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Saputo Raises Warrnambool Bid to A$537 Million in Dairy Fight

December 17, 2013
 
 

Saputo Inc., Canada’s biggest milk processor, raised its bid for Warrnambool Cheese & Butter Factory Co. to A$537 million ($480 million), after a ruling from Australia’s takeover regulator.

Saputo will pay a maximum A$9.60 cash a share on condition it gains more than 90 percent of Warrnambool, the Montreal-based company said today in a statement. It had previously offered A$9 a share rising to a maximum of A$9.20. The offer trumps a A$9.50 bid from Murray Goulburn Cooperative Co. and a cash and share offer from Bega Cheese Ltd.

The three-way contest for 125-year-old Warrnambool, based near the town in Victoria that bears its name, has more than doubled its market value since Bega, its largest shareholder, made an initial bid on Sept. 12. Bidders are seeking to increase production and add export infrastructure to help them tap rising demand for dairy produce in Asia.

"These increases will be available to all shareholders regardless of when they accept, including those who have already accepted the Saputo offer," the Canadian processor said today in a statement.

Saputo won’t increase its bid again before its offer closes on Jan 10., it said as it extended from Dec. 20 the deadline for shareholders to accept the proposal. Warrnambool rose 2 cents to close at A$9.27.

Shareholders will get A$9.40 a share if Saputo obtains more than 75 percent of Warrnambool shares, the Canadian company said in the statement. It reiterated a previous proposal to pay A$9.20 per share on taking greater than 50 percent of the Australian producer’s shares.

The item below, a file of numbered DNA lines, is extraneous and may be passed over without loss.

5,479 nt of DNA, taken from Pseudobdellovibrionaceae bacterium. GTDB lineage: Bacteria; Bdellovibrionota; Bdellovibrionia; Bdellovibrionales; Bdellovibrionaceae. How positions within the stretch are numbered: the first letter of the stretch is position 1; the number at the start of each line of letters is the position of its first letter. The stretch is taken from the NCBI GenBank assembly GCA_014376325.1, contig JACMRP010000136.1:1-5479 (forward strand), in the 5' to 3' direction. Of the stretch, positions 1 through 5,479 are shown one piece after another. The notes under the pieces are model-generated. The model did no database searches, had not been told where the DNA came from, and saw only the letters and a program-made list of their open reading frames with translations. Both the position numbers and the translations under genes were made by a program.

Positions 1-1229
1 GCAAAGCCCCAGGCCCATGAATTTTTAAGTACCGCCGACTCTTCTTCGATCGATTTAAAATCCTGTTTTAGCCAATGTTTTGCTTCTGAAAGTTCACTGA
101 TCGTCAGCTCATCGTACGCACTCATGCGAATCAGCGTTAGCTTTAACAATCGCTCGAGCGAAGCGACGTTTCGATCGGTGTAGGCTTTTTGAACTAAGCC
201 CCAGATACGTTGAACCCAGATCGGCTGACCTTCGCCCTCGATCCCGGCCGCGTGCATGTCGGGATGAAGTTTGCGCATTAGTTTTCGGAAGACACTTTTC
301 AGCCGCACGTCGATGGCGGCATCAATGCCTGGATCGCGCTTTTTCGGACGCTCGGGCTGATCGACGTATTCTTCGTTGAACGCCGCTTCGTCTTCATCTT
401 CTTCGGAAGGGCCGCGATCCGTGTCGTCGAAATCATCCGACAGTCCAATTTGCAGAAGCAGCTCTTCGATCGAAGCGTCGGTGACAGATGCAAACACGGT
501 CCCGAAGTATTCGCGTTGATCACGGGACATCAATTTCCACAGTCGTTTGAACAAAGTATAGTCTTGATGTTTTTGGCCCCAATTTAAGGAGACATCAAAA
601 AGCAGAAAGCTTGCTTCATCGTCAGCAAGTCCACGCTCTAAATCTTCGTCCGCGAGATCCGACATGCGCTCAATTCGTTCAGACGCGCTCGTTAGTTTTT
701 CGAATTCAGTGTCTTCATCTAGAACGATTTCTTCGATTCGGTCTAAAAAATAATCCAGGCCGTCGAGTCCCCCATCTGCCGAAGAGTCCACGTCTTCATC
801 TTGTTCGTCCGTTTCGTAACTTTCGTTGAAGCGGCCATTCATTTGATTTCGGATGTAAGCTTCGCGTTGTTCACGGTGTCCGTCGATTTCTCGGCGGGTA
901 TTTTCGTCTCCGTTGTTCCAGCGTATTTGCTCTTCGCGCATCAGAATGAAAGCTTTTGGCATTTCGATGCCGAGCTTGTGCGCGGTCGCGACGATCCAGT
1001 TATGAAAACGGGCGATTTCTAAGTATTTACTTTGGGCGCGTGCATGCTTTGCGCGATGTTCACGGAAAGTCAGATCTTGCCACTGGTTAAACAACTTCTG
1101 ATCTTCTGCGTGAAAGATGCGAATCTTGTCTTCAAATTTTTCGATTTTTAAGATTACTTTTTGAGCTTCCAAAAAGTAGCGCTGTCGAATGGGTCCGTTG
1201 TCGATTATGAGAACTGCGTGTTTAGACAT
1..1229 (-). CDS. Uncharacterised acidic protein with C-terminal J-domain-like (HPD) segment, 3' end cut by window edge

Orders Lifted

Saputo holds 17 percent of Warrnambool, while Bega has 18 percent and Murray Goulburn holds 17 percent, according to data compiled by Bloomberg.

Australia’s Takeovers Panel lifted orders preventing Saputo from processing shareholder acceptances after it made undertakings to amend its proposals, the regulator said today in a statement.

Murray Goulburn, Australia’s biggest milk processor, had asked the regulator to intervene over Saputo’s revised Nov. 25. offer, under which Warrnambool dropped plans to pay shareholders special dividends linked to the deal.

That proposal had "put into place arrangements that were complex, created uncertainty and were most undesirable," the panel said in its statement.

Warrnambool’s board has recommended Saputo’s offer to shareholders.

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